Venice Café Sold to Water Street Tavern Owner

Mike Beder to take over bar founded in 1941 by Kent's Ricciardi family

The Venice Café, founded 72 years ago by a Kent family, has been sold. Credit: Matt Unger
The Venice Café, founded 72 years ago by a Kent family, has been sold. Credit: Matt Unger

Today marks the end of an era, as the Ricciardi family, owners of the Venice Café, hand over the keys to the bar the family founded in 1941 on Franklin Avenue.

The Ricciardis have sold the bar operation to Kent businessman Mike Beder, owner of the Water Street Tavern and co-owner of Tree City Coffee.

Beder said the deal has been under consideration for the past two to three years since the family contacted him about the idea of taking over the business.

“I’ve loved that place for a long, long time,” Beder said. “I appreciate that the Ricciardis contacted me about this, and I’m excited to keep the legacy of the Venice going.”

Beder’s interest in the bar spans a decade. The 2000 graduate of Kent State University opened his first business, then called Glory Days, in a small location on North Water Street in 2002, but he knew right away he wanted to find a bigger space.

That desire prompted Beder to slide a letter under the door of the Venice offering to buy the bar if the family ever decided to sell it.

“When Rosario (Ricciardi) contacted me a couple of years ago I brought up that story, and he said ‘Yea we get about three of those a week,’” Beder said.

Beder’s love of the iconic Kent pub means patrons can expect much of the flavor of the bar to remain. Its murals, wooden booths and general atmosphere will stay the same.

Changes customers can look forward to include plans to offer food service from nearby Taco Tonto’s, and Beder plans to introduce a nano-brew operation in cooperation with Tallmadge, OH, based Label Peelers.

“We bought a system for brewing beer in small batches,” Beder said. “It’s a production level right under micro-brewing.”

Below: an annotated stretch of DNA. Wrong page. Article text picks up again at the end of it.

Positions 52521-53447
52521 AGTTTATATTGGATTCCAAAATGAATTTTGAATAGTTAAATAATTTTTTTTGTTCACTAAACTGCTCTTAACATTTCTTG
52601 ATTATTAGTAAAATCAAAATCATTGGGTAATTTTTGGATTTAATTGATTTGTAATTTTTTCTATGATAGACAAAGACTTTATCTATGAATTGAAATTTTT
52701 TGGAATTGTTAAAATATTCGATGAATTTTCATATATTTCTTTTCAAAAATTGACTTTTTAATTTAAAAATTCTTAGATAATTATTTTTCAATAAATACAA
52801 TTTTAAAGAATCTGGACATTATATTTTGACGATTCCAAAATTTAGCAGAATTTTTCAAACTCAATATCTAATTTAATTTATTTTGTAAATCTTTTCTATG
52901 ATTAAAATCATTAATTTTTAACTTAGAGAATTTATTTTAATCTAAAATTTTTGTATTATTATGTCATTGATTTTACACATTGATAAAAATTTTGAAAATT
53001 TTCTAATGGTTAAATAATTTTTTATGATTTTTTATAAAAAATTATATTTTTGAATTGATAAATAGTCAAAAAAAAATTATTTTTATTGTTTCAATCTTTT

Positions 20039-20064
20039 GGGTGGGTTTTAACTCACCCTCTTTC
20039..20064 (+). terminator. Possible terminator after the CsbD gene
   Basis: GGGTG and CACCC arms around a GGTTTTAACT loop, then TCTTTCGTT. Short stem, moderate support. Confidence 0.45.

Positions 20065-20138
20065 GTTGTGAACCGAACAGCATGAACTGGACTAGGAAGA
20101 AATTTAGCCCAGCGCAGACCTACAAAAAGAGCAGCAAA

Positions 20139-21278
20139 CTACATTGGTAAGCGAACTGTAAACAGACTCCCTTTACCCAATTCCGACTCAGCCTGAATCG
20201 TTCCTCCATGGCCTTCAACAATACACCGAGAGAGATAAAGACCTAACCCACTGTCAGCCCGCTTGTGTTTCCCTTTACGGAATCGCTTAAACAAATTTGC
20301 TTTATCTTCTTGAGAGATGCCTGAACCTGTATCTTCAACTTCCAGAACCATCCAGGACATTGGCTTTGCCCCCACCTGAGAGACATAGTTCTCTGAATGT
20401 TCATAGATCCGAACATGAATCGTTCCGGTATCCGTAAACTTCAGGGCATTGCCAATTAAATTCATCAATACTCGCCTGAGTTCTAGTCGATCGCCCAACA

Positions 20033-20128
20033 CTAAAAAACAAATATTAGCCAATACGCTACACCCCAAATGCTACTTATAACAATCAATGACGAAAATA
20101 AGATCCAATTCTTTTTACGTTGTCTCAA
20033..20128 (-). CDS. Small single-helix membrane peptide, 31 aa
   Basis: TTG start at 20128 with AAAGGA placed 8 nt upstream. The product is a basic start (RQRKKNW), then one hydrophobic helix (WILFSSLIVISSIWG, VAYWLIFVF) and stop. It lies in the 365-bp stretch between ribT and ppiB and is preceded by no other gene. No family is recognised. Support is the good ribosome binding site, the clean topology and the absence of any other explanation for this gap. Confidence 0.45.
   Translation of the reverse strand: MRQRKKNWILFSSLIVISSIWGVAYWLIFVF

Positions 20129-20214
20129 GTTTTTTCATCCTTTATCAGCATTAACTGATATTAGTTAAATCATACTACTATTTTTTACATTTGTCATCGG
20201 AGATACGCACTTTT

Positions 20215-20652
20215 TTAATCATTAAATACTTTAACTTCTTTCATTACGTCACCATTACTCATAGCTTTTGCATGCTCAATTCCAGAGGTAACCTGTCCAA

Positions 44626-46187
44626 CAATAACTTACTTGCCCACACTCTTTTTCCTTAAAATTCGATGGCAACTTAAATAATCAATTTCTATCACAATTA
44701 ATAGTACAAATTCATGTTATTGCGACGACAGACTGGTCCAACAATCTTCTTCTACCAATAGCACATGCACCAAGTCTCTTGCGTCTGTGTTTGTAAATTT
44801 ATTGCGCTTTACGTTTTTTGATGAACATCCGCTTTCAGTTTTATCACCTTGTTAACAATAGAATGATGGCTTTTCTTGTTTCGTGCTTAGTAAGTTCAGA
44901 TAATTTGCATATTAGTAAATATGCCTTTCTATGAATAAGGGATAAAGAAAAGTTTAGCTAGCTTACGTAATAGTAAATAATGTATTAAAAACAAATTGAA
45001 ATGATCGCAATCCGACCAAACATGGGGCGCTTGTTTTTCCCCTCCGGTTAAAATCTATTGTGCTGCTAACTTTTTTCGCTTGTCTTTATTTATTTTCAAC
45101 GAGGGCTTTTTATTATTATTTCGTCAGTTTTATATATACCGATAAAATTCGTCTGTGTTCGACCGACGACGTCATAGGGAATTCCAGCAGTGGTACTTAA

A redesigned logo for the bar looks more like an old-school beer label, and Beder is toying with the idea of replacing the glass-block windows at the corner of Erie Street and Franklin Avenue with see-through windows.

“It’s a fine line we want to walk between keeping what makes the Venice a neat place and modernizing it so it can compete with all the new stuff that’s popped up recently,” he said.

Beder is hopeful to reopen the bar by the end of August with some of the new changes in place.

As owner of the Venice, Beder will own two of downtown Kent’s popular night spots with ownership in the city’s newest coffee shop. Having such investments was something Beder said he never imagined when he first opened Water Street Tavern.

“It was just a happy accident,” he said.

Joseph Grabiel August 08, 2013 at 03:25 PM
The Venice! Iconic Water Street bar/tavern. Great place during the 1970's to shoot a game of pool and down a beer or iced tea at 2 in the afternoon. I here recently the food is outstanding. Hate to see it change too much (after all, we no longer have Jerry's up the street!).
derek smalls September 09, 2013 at 07:05 PM
This is sad. Turning it into a boutique corporate sh*thole. The best parts of the place are what this idiot is changing. The dark, past its prime romance of the place gone. No respect for history.
Vincent R. Komenda September 09, 2013 at 10:20 PM
Don't fret Derek, Ravenna beckons you and is only minutes away in your horse and buggy. Plenty of "dark, past its prime" bars there. You can sit at dilapidated dim lit booths and carouse with fellow drunkards while you reminisce about the good old days, as the smell of urine and 100 years of smoke wafts about. The Ravenna renaissance is sooo much better than the one in Kent, eh?


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